Statesmen and Women

When he wanted to send a message to politicians worldwide, John Paul II declared Saint Thomas More the Patron of Statesmen and Politicians (October 31, 2000). He listed various reasons for making this choice. Fundamentally he spoke of “the need felt by the world of politics and public administration for credible role models able to indicate the path of truth at a time in history when difficult challenges and crucial responsibilities are increasing.” His key phrase refers to men and women who can “indicate the path of truth.”

The pope went on to say that: “What enlightened [Thomas More’s] conscience was the sense that man cannot be sundered from God, nor politics from morality.” In Church teaching there is a profound sense of truth that even embraces politicians and statesmen — like it or not — and which is both grounded in God and orders the moral behavior of men and women, both the public servants themselves and the people whom they represent. This is to say that faith in God is eminently necessary. In Thomas Aquinas’ words: “the gift of wisdom presupposes faith, because ‘a man judges well what he knows’ (Ethic. i, 3).” (ST II II question 45) This comes from the Summa’s section on human actions.

Both Aquinas and John Paul II do not speak of knowledge in the narrow sense, where someone knows a few isolated facts about something or who forms an opinion and confuses that with a fact. Aquinas and the pope speak instead of the special all encompassing gift of wisdom. The Book of Wisdom explains that wisdom “reaches from end to end mightily and governs all things well.” (Wisdom 7:1) There is that governing again! Statesmen and politicians merely participate in governance guided by that order. Notice that wisdom takes in the whole complex of reality. She sees the part and its relation to the whole. So when the Second Vatican Council reflected on politics, the Council Fathers brought out the concept of the whole by teaching that: “the political community and public authority are founded on human nature and hence belong to the order designed by God, even though the choice of a political regime and the appointment of rulers are left to the free will of citizens.” (Gaudium et spes, 78)

In his motu proprio on Thomas More, John Paul explained that “whenever men or women heed the call of truth, their conscience then guides their actions reliably towards good.” But of course they can choose the opposite course. The council itself said that: “Conscience frequently errs from invincible ignorance without losing its dignity. The same cannot be said for a man who cares but little for truth and goodness, or for a conscience which by degrees grows practically sightless as a result of habitual sin.” (Gaudium et spes, 16)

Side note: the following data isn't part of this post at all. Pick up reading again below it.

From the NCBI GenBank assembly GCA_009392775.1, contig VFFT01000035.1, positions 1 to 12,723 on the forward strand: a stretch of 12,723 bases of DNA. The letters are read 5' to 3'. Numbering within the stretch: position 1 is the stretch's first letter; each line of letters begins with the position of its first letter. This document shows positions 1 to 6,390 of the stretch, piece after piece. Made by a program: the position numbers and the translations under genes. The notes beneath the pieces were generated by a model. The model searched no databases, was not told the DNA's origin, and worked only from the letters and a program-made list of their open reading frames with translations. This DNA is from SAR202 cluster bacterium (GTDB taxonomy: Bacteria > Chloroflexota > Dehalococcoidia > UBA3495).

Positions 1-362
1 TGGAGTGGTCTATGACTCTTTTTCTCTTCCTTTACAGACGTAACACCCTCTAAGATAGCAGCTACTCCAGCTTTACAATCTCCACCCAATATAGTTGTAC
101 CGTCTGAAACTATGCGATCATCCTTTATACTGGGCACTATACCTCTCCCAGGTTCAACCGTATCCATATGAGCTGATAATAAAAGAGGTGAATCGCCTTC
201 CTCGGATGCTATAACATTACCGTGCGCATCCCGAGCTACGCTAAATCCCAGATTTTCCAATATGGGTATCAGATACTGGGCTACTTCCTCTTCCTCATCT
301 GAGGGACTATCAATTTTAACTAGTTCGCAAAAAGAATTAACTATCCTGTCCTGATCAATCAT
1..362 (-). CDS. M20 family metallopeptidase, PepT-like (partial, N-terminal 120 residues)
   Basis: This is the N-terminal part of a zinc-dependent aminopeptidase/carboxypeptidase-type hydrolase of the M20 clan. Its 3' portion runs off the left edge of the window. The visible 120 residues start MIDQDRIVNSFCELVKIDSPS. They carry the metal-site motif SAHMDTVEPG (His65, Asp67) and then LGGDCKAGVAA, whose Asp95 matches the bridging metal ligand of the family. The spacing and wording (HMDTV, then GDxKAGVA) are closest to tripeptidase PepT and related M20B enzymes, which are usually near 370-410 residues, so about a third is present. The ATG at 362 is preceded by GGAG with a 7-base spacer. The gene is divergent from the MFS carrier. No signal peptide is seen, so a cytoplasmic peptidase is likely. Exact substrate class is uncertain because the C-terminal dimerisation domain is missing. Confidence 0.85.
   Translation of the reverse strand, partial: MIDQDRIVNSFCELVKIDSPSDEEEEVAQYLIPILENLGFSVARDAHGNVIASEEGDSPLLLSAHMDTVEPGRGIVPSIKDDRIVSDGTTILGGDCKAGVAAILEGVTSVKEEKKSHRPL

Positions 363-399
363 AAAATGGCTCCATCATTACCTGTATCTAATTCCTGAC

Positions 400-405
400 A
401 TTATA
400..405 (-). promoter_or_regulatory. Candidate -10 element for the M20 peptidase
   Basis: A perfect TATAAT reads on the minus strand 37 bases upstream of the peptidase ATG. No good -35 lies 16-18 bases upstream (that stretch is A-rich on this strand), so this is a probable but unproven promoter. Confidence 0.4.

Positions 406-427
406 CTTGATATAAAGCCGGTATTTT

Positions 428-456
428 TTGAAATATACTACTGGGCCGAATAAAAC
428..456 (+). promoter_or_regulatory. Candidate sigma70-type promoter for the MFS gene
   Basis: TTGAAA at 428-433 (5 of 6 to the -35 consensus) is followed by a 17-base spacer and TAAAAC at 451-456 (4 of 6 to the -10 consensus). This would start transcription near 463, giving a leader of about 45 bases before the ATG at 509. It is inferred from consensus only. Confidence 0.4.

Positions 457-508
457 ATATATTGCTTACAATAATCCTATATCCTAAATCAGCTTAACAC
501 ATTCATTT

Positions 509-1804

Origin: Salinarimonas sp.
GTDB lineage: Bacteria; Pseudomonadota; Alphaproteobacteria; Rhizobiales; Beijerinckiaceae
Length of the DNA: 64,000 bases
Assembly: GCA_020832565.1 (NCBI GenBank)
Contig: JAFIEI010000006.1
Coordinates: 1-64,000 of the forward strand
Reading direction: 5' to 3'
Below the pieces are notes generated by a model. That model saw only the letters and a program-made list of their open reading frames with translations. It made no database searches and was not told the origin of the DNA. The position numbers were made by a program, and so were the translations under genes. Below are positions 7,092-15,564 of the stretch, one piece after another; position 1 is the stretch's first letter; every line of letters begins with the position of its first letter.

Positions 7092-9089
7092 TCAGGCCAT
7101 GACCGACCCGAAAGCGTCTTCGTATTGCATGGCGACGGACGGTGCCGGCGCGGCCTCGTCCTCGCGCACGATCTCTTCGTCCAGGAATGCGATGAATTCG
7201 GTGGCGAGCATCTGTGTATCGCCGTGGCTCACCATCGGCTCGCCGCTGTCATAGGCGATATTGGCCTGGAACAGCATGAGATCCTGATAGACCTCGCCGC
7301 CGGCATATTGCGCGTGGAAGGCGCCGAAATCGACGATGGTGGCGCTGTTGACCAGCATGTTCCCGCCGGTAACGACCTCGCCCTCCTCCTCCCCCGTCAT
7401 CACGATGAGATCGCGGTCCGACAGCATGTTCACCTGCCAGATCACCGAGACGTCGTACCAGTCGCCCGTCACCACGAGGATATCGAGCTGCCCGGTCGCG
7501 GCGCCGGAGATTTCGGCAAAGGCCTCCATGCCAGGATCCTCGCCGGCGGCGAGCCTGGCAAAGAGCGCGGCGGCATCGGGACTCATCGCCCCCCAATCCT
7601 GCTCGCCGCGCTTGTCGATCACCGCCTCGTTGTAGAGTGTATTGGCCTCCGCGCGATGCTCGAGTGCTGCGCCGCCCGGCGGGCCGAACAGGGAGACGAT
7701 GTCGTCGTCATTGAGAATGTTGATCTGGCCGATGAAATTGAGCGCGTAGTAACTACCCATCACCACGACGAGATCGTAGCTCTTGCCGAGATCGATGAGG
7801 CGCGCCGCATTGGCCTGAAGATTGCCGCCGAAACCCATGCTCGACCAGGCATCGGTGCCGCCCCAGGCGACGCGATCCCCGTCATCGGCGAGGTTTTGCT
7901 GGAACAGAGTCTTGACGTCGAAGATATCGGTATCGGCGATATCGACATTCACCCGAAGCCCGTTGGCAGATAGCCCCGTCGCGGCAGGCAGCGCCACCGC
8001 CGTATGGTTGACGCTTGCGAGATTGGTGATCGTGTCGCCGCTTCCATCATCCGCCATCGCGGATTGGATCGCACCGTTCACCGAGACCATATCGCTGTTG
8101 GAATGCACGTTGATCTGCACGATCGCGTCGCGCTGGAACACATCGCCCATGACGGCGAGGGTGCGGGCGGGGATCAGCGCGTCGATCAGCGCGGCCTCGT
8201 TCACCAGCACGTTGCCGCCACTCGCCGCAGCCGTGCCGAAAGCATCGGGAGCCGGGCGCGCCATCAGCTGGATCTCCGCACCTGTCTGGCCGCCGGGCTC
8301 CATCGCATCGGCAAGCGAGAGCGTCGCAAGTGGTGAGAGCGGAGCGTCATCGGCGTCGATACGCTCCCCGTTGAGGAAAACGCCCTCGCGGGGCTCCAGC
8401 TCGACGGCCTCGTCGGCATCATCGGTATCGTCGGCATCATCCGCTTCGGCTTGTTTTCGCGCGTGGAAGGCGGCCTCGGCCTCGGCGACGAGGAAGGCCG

So with John Paul we can understand that “government is above all an exercise of virtue.” It is being spiritually “clear” enough to learn God’s order. Then “laymen should . . . know that it is generally the function of their well-formed Christian conscience to see that the divine law is inscribed in the life of the earthly city.” (Gaudium et spes, 43) Statesmen and women are uniquely placed and so have unique demands placed up on them by their role in government.

Further in the discussion of Marriage, the council taught that the spouses “must always be governed according to a conscience dutifully conformed to the divine law itself, and should be submissive toward the Church’s teaching office, which authentically interprets that law in the light of the Gospel.” (Gaudium et spes, 50) But here there is also the more fundamental point that the Church does in fact authentically interpret the divine law.

Thomas More’s fidelity to the Church’s teaching of the divine law produced some wonderful effects that John Paul listed in his letter: “Throughout his life he was an affectionate and faithful husband and father, deeply involved in his children’s religious, moral and intellectual education. His house offered a welcome to his children’s spouses and his grandchildren, and was always open to his many young friends in search of the truth or of their own calling in life.” More had a good and wholesome effect on those who surrounded him family and non-family alike. Moreover: “Family life also gave him ample opportunity for prayer in common and lectio divina, as well as for happy and wholesome relaxation.” He lived an ordered life.

Interestingly he also did a lot of penance: “Thomas attended daily Mass in the parish church, but the austere penances which he practiced were known only to his immediate family.” This mode of life and his frequent contacts with the Franciscans at Greenwich and the Charterhouse in London meant that as a knight, a member of parliament, Speaker of the House and finally Chancellor of England, he continued to lead an ordered life and became a saint. Could there be another goal for a Catholic politician?